- This was averted in an episode of The Golden Girls, when it was the answer to Final Jeopardy in Dorothy Zbornak's dream sequence. Rose Nylund's response, "Who is Cary Grant?" is deemed to be the correct response by both host Alex Trebek and series creator Merv Griffin.
- "George Washington!"
- Sometimes, people are tripped up because the answer of "Grant" seems too obvious. They assume that there must be a historical fact here they don't know, like maybe there was a mixup and the wrong body was placed in Grant's tomb. So they wind up guessing on something ridiculous and look silly.
- In the April Fools' Day 2000 issue of Pyramid magazine, Kenneth Hite's Suppressed Transmission column is entitled "Mysteries of the Obvious — Explained!" Hite examines the question from conspiratorial, occultist, numerological, kabbalistic and literal angles, before coming to the conclusion that the answer might well be Ulysses S. Grant. "If so, it would answer a lot of questions. Or at least one."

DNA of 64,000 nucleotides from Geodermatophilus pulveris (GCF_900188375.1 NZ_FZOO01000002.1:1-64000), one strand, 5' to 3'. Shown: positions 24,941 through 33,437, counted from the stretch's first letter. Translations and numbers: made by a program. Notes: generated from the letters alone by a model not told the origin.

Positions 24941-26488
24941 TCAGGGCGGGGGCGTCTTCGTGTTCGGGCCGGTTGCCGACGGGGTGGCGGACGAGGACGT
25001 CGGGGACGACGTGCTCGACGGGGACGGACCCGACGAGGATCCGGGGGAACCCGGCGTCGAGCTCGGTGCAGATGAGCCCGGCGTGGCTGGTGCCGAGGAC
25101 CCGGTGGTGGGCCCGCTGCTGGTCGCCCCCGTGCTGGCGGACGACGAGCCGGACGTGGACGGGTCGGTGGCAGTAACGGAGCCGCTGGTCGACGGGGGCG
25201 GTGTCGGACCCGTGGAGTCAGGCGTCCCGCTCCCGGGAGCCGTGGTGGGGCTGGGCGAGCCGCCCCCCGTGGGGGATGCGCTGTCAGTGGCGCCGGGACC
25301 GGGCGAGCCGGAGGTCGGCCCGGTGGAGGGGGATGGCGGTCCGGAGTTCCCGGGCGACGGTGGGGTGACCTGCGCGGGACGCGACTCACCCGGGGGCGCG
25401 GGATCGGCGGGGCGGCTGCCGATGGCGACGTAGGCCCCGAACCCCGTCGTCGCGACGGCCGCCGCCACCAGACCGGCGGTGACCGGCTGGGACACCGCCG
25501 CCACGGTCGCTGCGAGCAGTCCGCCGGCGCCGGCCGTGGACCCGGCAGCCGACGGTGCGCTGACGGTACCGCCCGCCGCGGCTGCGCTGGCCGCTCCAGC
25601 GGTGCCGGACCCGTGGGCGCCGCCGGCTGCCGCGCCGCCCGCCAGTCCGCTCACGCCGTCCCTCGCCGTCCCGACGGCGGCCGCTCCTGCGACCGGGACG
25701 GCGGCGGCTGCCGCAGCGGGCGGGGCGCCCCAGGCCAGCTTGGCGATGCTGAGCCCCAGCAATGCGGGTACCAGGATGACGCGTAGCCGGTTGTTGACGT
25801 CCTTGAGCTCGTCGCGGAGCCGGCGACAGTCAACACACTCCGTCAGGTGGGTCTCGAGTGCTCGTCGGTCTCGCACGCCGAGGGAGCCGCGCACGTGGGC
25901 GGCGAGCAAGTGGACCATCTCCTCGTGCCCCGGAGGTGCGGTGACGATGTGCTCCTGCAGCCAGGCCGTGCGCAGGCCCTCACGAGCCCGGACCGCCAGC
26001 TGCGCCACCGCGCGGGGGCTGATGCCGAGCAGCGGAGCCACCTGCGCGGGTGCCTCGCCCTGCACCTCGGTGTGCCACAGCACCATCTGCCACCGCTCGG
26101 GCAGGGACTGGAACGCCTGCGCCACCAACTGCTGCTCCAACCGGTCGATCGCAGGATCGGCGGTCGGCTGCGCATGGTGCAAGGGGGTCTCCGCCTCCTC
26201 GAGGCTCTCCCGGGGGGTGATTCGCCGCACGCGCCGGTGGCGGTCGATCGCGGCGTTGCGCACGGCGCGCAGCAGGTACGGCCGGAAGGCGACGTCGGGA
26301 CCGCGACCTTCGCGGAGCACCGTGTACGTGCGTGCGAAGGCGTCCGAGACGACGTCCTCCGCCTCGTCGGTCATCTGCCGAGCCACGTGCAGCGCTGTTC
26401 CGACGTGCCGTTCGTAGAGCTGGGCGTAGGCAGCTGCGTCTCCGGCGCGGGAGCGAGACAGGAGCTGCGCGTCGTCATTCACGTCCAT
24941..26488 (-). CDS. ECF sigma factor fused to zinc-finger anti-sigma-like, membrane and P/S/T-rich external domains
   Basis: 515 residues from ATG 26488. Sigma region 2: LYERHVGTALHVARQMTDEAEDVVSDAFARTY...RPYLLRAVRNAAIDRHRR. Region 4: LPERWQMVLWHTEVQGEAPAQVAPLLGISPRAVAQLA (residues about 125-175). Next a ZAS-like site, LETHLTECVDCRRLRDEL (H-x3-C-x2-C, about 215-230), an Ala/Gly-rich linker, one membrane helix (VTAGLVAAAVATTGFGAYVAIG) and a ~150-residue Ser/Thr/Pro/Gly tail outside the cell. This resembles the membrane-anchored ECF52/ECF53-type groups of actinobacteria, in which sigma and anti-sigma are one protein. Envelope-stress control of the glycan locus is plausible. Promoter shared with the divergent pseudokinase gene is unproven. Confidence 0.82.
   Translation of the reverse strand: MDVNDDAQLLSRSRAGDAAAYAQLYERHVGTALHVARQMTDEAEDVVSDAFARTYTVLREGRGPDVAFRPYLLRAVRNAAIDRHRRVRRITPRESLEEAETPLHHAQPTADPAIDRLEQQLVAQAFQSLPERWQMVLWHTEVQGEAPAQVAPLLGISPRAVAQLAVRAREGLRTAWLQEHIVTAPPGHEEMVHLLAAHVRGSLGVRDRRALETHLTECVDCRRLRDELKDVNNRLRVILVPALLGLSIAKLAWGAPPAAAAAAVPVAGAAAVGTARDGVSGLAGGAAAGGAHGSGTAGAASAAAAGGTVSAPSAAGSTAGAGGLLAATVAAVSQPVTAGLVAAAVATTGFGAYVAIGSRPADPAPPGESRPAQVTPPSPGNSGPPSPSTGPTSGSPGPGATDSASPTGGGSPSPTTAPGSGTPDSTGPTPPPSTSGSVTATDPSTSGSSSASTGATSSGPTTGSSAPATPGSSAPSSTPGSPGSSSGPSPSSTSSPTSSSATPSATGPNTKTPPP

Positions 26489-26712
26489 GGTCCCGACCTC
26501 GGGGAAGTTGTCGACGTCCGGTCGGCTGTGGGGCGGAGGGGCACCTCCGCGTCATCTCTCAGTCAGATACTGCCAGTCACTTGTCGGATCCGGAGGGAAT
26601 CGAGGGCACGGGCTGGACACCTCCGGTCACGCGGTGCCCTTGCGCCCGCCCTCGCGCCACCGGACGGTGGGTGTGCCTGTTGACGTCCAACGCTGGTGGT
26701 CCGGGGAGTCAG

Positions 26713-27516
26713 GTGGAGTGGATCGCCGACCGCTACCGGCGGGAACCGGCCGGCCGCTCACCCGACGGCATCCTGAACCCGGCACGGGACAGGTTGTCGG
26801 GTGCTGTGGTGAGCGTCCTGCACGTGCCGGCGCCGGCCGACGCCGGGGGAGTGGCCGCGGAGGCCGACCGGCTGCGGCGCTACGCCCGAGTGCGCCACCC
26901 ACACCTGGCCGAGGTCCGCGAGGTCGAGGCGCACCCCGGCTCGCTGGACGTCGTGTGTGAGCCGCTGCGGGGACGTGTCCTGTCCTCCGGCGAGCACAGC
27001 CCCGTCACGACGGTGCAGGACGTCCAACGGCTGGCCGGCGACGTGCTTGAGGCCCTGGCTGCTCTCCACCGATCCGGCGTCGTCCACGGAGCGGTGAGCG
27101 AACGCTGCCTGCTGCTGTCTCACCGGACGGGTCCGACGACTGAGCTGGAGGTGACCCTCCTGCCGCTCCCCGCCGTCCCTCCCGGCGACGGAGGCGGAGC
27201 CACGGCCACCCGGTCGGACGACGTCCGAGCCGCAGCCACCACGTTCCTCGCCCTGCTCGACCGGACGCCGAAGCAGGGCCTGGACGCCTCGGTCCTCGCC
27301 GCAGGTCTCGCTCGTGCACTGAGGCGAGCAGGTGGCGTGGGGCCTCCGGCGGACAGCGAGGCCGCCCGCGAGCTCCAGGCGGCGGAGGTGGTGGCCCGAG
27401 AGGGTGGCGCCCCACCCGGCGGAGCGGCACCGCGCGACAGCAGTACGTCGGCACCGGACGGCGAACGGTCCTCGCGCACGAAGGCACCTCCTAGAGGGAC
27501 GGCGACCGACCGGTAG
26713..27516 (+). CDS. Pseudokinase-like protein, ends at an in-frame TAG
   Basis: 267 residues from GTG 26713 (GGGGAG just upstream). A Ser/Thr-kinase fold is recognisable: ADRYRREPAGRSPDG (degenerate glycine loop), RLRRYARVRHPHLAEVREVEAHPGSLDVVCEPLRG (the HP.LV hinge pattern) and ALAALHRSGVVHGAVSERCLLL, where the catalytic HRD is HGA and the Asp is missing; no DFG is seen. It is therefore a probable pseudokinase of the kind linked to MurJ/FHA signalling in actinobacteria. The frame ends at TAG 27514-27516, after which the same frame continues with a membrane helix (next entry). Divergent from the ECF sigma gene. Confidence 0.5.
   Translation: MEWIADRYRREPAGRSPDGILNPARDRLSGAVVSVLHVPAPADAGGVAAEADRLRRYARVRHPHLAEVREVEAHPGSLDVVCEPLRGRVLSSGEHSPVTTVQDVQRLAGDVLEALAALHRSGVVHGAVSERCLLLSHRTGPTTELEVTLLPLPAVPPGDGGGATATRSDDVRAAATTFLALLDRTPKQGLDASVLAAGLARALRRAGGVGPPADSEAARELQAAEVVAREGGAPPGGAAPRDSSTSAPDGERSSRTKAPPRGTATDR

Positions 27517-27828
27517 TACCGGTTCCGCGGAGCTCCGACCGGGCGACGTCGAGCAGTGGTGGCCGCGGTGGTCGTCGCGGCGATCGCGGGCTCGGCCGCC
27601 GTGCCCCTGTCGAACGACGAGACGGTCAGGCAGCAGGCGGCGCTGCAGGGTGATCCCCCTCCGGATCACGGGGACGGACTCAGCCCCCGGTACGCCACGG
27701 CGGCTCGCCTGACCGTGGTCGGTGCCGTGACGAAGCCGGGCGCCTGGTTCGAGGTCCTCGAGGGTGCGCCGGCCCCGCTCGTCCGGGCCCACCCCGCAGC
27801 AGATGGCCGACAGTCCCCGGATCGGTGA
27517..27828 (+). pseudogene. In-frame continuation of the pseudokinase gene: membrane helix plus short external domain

- "Hugh Grant?"
- This does not work in languages that don't have separate terms for methods of interment. If you ever want to stop a pedant in their tracks, it doesn't work in English, either- "bury"'s primary definition is "to conceal" or "to protectively store away", as with a body in a tomb. The meaning of "to put in a hole and cover with dirt" is derived from it's use to describe an interment, rather than the other way around.
- If a plane crashes exactly on a border, where are the survivors buried? Answer: The survivors are still alive and don't get buried anywhere.